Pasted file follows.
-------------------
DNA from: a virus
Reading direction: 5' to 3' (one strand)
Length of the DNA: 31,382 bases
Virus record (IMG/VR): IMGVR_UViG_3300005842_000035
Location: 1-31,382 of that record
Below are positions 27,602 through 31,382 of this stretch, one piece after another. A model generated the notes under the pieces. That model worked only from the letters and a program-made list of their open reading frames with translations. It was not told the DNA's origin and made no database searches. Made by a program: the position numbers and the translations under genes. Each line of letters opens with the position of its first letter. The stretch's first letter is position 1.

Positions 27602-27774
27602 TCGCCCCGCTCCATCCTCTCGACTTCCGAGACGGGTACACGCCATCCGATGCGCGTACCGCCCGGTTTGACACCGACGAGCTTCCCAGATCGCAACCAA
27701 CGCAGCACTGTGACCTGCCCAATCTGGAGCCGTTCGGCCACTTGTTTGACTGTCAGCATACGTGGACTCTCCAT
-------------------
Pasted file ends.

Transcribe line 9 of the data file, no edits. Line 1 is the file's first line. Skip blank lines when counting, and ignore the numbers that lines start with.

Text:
27701 CGCAGCACTGTGACCTGCCCAATCTGGAGCCGTTCGGCCACTTGTTTGACTGTCAGCATACGTGGACTCTCCAT